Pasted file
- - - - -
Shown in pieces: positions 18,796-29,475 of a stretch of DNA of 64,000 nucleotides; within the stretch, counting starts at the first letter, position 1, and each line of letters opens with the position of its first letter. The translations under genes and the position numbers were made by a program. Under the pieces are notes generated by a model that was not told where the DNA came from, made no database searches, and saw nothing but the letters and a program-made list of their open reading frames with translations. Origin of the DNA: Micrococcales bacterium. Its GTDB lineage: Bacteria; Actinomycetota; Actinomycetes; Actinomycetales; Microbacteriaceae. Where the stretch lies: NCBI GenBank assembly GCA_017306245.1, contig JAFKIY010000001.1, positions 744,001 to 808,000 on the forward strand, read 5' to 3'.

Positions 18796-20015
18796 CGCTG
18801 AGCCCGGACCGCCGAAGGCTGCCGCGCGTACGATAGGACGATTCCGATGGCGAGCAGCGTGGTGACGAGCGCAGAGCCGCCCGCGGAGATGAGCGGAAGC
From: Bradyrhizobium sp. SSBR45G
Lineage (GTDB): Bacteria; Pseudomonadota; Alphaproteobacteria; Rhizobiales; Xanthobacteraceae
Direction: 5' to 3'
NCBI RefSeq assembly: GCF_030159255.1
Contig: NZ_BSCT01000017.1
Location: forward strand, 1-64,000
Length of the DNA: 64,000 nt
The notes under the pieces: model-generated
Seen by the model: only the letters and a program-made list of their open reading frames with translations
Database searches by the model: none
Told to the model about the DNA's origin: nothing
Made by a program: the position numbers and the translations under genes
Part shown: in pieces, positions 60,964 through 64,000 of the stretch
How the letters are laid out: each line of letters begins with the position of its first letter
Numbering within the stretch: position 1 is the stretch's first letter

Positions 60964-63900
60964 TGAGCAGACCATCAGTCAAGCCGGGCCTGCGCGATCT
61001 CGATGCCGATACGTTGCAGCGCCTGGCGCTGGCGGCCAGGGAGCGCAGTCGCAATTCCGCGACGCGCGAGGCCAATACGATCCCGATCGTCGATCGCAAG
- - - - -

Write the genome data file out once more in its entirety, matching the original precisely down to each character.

Shown in pieces: positions 18,796-29,475 of a stretch of DNA of 64,000 nucleotides; within the stretch, counting starts at the first letter, position 1, and each line of letters opens with the position of its first letter. The translations under genes and the position numbers were made by a program. Under the pieces are notes generated by a model that was not told where the DNA came from, made no database searches, and saw nothing but the letters and a program-made list of their open reading frames with translations. Origin of the DNA: Micrococcales bacterium. Its GTDB lineage: Bacteria; Actinomycetota; Actinomycetes; Actinomycetales; Microbacteriaceae. Where the stretch lies: NCBI GenBank assembly GCA_017306245.1, contig JAFKIY010000001.1, positions 744,001 to 808,000 on the forward strand, read 5' to 3'.

Positions 18796-20015
18796 CGCTG
18801 AGCCCGGACCGCCGAAGGCTGCCGCGCGTACGATAGGACGATTCCGATGGCGAGCAGCGTGGTGACGAGCGCAGAGCCGCCCGCGGAGATGAGCGGAAGC
From: Bradyrhizobium sp. SSBR45G
Lineage (GTDB): Bacteria; Pseudomonadota; Alphaproteobacteria; Rhizobiales; Xanthobacteraceae
Direction: 5' to 3'
NCBI RefSeq assembly: GCF_030159255.1
Contig: NZ_BSCT01000017.1
Location: forward strand, 1-64,000
Length of the DNA: 64,000 nt
The notes under the pieces: model-generated
Seen by the model: only the letters and a program-made list of their open reading frames with translations
Database searches by the model: none
Told to the model about the DNA's origin: nothing
Made by a program: the position numbers and the translations under genes
Part shown: in pieces, positions 60,964 through 64,000 of the stretch
How the letters are laid out: each line of letters begins with the position of its first letter
Numbering within the stretch: position 1 is the stretch's first letter

Positions 60964-63900
60964 TGAGCAGACCATCAGTCAAGCCGGGCCTGCGCGATCT
61001 CGATGCCGATACGTTGCAGCGCCTGGCGCTGGCGGCCAGGGAGCGCAGTCGCAATTCCGCGACGCGCGAGGCCAATACGATCCCGATCGTCGATCGCAAG